By Irene Klotz
CAPE CANAVERAL, Fla. (Reuters) – A SpaceX Falcon 9 rocket was being readied for launch from Florida on Wednesday on a mission to thrust a European satellite toward orbit & then attempt a return touchdown on an ocean platform, company officials said.
The 23-story-tall rocket, carrying a commercial communications satellite for Luxembourg-based SES SA, was scheduled to blast off from Cape Canaveral Air Force Station at 6:46 p.m. EST/2346 GMT.
p> Meteorologists forecast a 60 percent chance that weather at the cape would be suitable for liftoff.
The flight would be the second of more than 12 planned this year by Space Exploration Technologies, the private rocket launch service owned & operated by high-tech entrepreneur Elon Musk.
It would moreover mark the fourth attempt at a return sea-based landing of the Falcon 9's main stage, a milestone in Musk's goal to develop a cheap & reusable booster.
The rocket's main section is supposed to separate from the second stage approximately 2 1/2 minutes after launch, turn around & attempt to land itself on a platform floating in the Atlantic approximately 400 miles (645 km) east of Cape Canaveral.
A returning SpaceX rocket successfully touched down at a ground-based landing site near the launch pad in December, yet three previous attempts to land a returning rocket on an ocean platform failed.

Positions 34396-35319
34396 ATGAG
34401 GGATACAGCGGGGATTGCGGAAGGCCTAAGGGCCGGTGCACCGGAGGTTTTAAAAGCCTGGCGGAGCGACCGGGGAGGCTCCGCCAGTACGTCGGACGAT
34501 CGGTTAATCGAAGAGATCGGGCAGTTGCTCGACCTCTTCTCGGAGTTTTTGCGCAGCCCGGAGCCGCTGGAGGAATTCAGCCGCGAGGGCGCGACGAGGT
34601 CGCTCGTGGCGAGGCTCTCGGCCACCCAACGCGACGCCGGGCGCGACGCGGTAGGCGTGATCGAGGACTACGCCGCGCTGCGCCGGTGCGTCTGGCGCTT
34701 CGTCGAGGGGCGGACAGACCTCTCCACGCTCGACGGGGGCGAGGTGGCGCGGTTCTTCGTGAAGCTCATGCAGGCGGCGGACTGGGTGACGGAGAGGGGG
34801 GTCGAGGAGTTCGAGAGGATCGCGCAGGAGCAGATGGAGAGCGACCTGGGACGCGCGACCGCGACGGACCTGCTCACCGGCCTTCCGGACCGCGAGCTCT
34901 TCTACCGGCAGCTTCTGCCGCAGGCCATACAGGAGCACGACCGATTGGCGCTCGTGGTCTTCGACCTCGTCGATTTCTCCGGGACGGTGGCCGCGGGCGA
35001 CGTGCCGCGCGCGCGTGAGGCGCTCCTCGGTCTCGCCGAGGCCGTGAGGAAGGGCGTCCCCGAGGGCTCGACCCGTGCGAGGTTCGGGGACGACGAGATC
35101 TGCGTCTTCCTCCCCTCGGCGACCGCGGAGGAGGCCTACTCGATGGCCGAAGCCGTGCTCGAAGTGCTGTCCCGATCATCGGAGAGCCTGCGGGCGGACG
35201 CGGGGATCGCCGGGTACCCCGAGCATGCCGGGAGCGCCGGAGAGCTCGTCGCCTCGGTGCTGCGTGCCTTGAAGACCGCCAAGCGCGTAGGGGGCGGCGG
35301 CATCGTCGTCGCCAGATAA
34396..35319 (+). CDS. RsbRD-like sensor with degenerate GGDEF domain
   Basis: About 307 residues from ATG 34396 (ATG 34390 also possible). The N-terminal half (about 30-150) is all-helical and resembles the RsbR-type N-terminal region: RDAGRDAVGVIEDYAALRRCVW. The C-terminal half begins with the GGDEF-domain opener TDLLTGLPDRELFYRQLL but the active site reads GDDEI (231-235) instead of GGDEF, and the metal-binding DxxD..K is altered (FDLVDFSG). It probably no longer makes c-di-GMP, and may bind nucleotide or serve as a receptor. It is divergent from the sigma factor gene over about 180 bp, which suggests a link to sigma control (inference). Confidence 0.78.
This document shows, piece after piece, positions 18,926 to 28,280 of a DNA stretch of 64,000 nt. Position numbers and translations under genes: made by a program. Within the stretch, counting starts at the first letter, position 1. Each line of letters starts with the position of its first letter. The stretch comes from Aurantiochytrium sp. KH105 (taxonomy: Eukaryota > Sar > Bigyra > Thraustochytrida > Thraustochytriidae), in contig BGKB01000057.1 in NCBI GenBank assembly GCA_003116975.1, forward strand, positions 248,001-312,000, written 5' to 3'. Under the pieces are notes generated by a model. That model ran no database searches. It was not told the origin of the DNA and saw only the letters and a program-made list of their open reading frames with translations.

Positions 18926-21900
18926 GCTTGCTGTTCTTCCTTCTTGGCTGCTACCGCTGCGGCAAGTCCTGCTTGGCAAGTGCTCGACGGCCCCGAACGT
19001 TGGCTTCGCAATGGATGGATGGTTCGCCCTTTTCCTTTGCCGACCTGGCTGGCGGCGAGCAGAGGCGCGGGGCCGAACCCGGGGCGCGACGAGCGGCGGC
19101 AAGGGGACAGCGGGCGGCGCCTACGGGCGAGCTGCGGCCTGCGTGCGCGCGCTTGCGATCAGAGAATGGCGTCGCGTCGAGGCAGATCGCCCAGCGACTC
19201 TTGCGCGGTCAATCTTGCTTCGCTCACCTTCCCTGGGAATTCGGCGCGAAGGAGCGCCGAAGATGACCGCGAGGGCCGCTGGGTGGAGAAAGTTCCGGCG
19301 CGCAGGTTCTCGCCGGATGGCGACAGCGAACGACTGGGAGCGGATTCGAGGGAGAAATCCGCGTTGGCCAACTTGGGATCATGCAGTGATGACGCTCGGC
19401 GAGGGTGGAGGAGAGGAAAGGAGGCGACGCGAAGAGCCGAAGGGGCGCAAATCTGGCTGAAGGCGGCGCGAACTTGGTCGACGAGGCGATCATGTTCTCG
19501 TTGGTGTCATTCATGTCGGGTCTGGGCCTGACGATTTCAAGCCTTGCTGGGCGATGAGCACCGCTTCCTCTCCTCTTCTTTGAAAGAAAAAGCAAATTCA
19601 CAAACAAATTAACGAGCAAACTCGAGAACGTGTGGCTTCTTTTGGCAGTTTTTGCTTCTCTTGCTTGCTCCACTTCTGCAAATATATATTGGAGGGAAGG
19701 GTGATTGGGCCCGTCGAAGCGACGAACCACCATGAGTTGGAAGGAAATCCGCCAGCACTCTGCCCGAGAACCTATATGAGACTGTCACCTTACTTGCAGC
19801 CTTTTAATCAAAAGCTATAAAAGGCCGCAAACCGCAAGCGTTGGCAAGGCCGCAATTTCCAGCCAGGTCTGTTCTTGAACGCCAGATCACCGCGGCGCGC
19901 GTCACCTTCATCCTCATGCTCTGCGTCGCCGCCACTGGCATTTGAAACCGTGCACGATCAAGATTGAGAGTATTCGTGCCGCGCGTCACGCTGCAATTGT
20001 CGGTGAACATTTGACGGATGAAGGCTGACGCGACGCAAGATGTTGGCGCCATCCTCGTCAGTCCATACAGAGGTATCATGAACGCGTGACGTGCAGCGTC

The rocket flying on Wednesday, which will be carrying the 12,613-pound (5,721 kg) Boeing-built SES-9 satellite, will be traveling too swift to try to obtain back to a landing pad at Cape Canaveral, prompting SpaceX to try the ocean landing instead.
SES, which currently operates a constellation of 53 satellites, has three more under contract to fly on SpaceX Falcon rockets through 2017, SES Chief Technology Officer Martin Halliwell told reporters at a prelaunch news conference.
“SES would have no problem in flying a re-used (rocket’s) first stage. If it’s flight-worthy, we’re happy,” Halliwell said.
SES has started talking with SpaceX approximately buying a used rocket to fly a future SES satellite yet they have not yet agreed on a price.
A new Falcon 9 costs approximately $61 million, the company’s website shows.
“I did throw out a challenge to SpaceX that we would be the first satellite operator that would use the same rocket twice to obtain to … orbit. That’s something which I would really like to do,” Halliwell said.
(Editing by Steve Gorman & Paul Tait)